According to some anecdotal accounts that I’ve heard over the years, unionised labour hasn’t exactly covered itself in glory in many of the mining boom mega-projects. With oil and LNG prices now under pressure, you’re going to see some of those large LNG projects (requiring tens of billions of capital investment) struggle to earn their ‘cost of capital’, an issue I discussed on Friday.

China, of course, has historically had an abundance of labour and they are bewildered by Australia’s good (to say the least) labour conditions. It will be interesting to see how China takes advantage of this free trade concession in the years ahead.

But it’s not all smelling like roses on the China front. Late on Friday, data came out that showed China’s credit bubble continuing to deflate. Total social financing, the broadest measure of credit growth in the economy, registered growth of 633 billion yuan compared to forecasts of 888 billion. That’s a decent miss.

And at 12.6%, China’s M2 growth (a monetary aggregate) continues to come in below the targeted 13.5% growth rate.

This slowdown in credit growth is deliberate, and so far so good. But with a slowdown in credit growth comes a slowdown in economic growth, and you’ll likely see the 7.5% growth target reduced in the coming weeks.

The main issue here is at what point does the slowdown in nominal economic growth start having an impact on default rates? You saw some defaults emerge at the start of the year, but since then such news has been carefully stage managed and kept out of the headlines.

The authorities won’t be able to keep doing that if growth slows too quickly. As always for China, it’s a case of having to manage the credit slowdown VERY carefully.

There’s no clearer evidence of the reduced appetite for credit and construction than in the iron ore market. Having just returned from a trip to China, UBS mining analyst Glyn Lawcock reckons there’s every chance prices will fall into the $50/tonne range in 2015.

Wow. Fortescue Metals must be praying for a collapse in the Aussie dollar. They won’t survive such a sustained price fall without it!

Meanwhile, other commodity prices got somewhat of a reprieve on Friday as the US dollar sold off. Oil and especially gold bounced higher. By the way, if you haven’t had a chance to read the latest Diggers and Drillers report on oil, check it out.

After surging around US$40/ounce on Friday in the US, gold looks a little better than it did a few weeks ago, but needs to rally back above $1,200 to get out of the danger zone for now. Has it bottomed? I have no idea, but at these levels, it looks much closer to a bottom than a top.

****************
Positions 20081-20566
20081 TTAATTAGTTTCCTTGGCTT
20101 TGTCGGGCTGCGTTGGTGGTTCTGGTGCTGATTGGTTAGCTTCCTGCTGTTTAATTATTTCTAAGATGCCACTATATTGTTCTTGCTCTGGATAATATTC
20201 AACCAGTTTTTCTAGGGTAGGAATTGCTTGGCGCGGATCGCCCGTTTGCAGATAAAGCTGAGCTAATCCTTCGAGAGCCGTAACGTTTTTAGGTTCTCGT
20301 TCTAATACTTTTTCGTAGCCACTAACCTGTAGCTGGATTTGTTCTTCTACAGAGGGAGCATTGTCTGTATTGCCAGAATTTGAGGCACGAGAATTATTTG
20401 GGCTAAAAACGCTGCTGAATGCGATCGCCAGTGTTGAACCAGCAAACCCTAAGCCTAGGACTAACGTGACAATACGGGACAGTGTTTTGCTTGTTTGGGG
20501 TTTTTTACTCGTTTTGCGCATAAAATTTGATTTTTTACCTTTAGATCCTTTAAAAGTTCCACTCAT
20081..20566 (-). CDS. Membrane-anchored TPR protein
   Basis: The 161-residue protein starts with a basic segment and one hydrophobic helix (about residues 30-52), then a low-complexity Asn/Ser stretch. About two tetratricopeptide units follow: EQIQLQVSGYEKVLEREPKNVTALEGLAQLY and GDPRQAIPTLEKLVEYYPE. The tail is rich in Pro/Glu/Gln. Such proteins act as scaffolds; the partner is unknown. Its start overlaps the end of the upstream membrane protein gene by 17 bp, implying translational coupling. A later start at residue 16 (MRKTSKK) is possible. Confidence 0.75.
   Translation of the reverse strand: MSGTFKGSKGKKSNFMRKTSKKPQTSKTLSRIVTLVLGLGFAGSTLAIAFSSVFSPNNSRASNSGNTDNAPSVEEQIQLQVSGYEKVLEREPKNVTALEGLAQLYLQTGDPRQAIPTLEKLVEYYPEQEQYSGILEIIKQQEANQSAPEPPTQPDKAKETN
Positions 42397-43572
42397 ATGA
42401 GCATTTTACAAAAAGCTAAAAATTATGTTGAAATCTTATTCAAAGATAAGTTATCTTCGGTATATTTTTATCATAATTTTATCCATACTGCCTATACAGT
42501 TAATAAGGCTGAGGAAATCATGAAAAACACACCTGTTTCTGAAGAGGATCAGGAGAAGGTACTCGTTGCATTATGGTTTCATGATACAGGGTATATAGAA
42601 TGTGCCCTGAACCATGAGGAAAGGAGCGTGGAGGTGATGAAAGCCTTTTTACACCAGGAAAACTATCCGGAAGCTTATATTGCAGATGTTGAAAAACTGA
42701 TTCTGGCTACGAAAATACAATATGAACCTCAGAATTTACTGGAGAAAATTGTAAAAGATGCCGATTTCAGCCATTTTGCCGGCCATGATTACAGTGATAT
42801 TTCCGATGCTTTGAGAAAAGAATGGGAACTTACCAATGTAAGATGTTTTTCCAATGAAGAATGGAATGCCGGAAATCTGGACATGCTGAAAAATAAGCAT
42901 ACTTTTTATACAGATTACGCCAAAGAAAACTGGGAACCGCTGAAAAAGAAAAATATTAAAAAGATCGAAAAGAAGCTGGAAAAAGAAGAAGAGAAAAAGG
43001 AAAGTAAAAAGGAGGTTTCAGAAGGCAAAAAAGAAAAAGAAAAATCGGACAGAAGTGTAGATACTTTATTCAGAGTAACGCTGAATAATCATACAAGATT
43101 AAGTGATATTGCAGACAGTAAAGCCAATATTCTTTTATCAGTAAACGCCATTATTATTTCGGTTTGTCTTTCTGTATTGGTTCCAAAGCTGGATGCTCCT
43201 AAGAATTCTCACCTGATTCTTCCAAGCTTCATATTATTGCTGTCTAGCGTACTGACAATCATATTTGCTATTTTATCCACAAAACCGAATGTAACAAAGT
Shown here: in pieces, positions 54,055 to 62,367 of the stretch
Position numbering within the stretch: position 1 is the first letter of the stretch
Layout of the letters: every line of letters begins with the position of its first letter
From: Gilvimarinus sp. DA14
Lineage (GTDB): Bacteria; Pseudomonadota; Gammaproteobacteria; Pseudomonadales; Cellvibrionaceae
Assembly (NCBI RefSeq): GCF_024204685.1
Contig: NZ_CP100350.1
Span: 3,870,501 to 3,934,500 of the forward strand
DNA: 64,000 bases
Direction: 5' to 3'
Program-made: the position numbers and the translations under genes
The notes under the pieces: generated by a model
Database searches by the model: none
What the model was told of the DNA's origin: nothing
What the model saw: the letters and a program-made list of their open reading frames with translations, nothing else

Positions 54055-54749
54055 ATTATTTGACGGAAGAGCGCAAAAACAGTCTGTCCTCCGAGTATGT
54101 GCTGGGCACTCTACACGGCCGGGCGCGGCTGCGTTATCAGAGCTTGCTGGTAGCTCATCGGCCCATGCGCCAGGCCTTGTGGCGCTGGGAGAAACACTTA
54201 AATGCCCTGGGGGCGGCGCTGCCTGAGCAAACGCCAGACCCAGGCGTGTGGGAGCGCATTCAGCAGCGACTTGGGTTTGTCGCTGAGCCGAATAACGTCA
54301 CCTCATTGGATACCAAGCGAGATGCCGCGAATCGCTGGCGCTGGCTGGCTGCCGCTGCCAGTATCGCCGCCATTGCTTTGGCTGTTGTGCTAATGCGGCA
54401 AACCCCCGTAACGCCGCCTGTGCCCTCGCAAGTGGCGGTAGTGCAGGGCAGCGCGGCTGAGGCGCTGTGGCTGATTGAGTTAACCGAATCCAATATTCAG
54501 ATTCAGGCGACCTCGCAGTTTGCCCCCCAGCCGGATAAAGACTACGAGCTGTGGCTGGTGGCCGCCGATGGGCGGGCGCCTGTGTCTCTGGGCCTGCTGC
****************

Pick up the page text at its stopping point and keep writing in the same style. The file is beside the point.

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Greg Canavan is a Contributing Editor at Markets & Money and Head of Research at Port Phillip Publishing. He advocates a counter-intuitive investment philosophy based on the old adage that ‘ignorance is bliss’. Greg says that investing in the ‘Information Age’ means you now have all the information you need. But is it really useful? Much of it is noise, and serves to confuse rather than inform investors. And, through the process of confirmation bias, you tend to sift the information that you agree with. As a result, you reinforce your biases. This gives you the impression that you know what is going on. But really, you don’t know. No one does. The world is far too complex to understand. When you accept this, your newfound ignorance becomes a formidable investment weapon. That’s because you’re not a slave to your emotions and biases. Greg puts this philosophy into action as the Editor of Crisis & Opportunity. He sees opportunities in crises. To find the opportunities, he uses a process called the ‘Fusion Method’, which combines charting analysis with more conventional valuation analysis. Charting is important because it contains no opinions or emotions. Combine that with traditional stock analysis, and you have a robust stock selection strategy. With Greg’s help, you can implement a long-term wealth-building strategy into your financial planning, be better prepared for the financial challenges ahead, and stop making the same mistakes that most private investors do every time they buy a stock. To find out more about Greg’s investing style and his financial worldview, take out a free subscription to Markets & Money here. And to discover more about Greg’s ‘ignorance is bliss’ investment strategy and the Fusion Method of investing, take out a 30-day trial to his value investing service Crisis & Opportunity here. Official websites and financial e-letters Greg writes for: